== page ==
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Well, I used this for various applications including landscape photography (but mostly mining) back in the 70s in Tasmania. We actually had two of them, a flatbed and a tipper, which is the one shown - just after we bought it in 1978. 1944 Studebaker 2 1/2 ton 6x6's with PTO winches. There's a lot of landscape in Tasmania and most of it's pretty wild; at one point we hauled 6 tons of generator and armoured cable through about 30 miles of forest, beach and river on one of these - you could hear the rivets popping out of the chassis like gunshots. 7 litre side-valve engines consume about a gallon of gas every four miles in those conditions so it's not exactly a "green" vehicle, colour aside. Unbelievably it still runs, I think, (I last drove it in 2001) although like me it doesn't look as good as it did back then. At the time we were using these as working vehicles we also had a cut-down Bren Carrier for recreational use...
Roy
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Peter McLennan
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« Reply #30 on: February 14, 2013, 01:34:00 PM »
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Heh.  That vehicle would certainly make it to The Racetrack.  My Sprinter didn't.  Sad
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Jerry Clement
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« Reply #31 on: February 14, 2013, 02:44:45 PM »
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I am sure everyone has a perfect vehicle in mind, and after making my decision, and it being 6 months later. I like the choice I went with.
1- It had to get decent milage for what it is, and the Avalanche is best in class at 30 mpg.
2- I needed a 4 wheel drive for the backroads that I find myself on
3- I needed a double cab, required to spread my camera gear throughout, as I shoot from my truck a lot.
4 I really like the folding center seat with its great work area, that also holds 3 lens in place ready for use.
5- It had to be ham radio friendly which it iis.
6 I needed a vehicle that allows me to sleep in it, so that I am ready to hit the road at first light, and it does this nicely with its midgate, and folding rear seat.
6- I needed a elevated platform to shoot from, and the tonneau cover over the cargo area is rated for 250 pounds, and allows foe shooting over crowds, security fences, and....well you get my drift.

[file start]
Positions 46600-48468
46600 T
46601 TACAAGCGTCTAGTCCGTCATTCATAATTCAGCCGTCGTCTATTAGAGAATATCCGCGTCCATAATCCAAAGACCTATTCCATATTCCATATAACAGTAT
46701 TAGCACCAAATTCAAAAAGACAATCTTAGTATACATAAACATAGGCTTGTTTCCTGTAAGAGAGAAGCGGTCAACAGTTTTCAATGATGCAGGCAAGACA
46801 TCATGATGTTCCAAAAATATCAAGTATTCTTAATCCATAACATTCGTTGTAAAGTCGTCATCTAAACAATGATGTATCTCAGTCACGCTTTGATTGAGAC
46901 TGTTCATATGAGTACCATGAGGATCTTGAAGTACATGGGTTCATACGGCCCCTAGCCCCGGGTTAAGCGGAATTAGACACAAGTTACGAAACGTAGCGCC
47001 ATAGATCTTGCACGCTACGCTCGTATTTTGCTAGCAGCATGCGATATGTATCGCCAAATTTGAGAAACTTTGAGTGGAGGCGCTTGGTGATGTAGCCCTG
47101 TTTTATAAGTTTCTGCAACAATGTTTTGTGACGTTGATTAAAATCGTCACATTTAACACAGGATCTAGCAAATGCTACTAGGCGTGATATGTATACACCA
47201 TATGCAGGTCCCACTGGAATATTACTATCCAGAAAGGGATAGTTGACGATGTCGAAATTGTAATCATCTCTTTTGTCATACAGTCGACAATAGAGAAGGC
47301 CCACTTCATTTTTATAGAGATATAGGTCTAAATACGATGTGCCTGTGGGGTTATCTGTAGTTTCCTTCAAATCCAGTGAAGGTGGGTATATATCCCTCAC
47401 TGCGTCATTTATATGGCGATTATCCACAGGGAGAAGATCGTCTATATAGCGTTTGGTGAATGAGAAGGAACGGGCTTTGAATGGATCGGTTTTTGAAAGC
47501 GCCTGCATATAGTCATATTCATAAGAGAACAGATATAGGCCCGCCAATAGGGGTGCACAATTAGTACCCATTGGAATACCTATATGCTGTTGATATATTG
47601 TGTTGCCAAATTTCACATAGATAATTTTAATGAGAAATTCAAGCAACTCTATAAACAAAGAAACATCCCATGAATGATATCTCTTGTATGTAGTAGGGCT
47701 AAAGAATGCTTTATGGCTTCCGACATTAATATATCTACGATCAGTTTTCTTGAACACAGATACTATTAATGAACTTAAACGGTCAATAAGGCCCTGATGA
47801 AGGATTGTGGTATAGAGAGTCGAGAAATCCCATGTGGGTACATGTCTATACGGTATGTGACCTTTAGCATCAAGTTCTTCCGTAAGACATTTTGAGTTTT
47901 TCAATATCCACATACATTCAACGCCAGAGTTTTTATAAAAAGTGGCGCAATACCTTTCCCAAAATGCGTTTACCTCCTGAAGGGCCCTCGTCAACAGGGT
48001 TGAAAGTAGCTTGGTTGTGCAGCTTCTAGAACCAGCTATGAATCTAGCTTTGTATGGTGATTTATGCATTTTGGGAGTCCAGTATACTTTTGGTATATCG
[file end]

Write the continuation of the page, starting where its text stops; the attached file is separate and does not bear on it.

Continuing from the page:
7- I can go on if you wish.

« Last Edit: March 30, 2013, 07:30:22 PM by Jerry Clement » Logged

NancyP
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« Reply #32 on: February 14, 2013, 03:03:50 PM »
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Are you sure it's 30mpg? This doesn't sound right, as the 4 cylinder low power AWD cars are 30mpg combined.
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Jerry Clement
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« Reply #33 on: February 14, 2013, 03:24:11 PM »
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Yes, as I did my homework before I made the purchase of the 2012 Avalanche.
Here's the deal, The Avalanche has a 5.3L V8 engine coupled to a 6 speed automatic trans, and has the optional 3.08 gears front & rear (higher gear ratio than stock, allowing the engine to turn at a slower rpm for better fuel economy, I have no plans on pulling a trailer).
At 110 kilometers per hour, the engine is turning a sedait 1400 rpm, and with no load or very little load on the vehicle, like on a level road, or in town the V8 becomes a V4 (when in this mode, the information center on the dash indicates this) through computer firing management, with 4 cylinders not firing, and saving on fuel. The Avalanche being a flex fuel vehicle, also burns ethanol where available.
The Avalanche is rated at 21 mpg in town, and 30 mpg on the road, and comes very close to this.
Remember, in Canada our Imp gallon is 4.5 liters.
« Last Edit: February 14, 2013, 07:27:20 PM by Jerry Clement » Logged

arlon
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« Reply #34 on: February 14, 2013, 04:47:28 PM »
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Great economy on the avalanche! Wish I could swap that eco friendly engine into my van! I have a friend with an older Avalanche and it has never seen more than 18mpg, technology is a good thing on the newer models. He's tall and also sleeps in his truck with no problems. Pass through to the bed was a great idea on GMs part.
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Honey, did you bring an extra battery?
kencameron
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« Reply #35 on: February 14, 2013, 05:49:33 PM »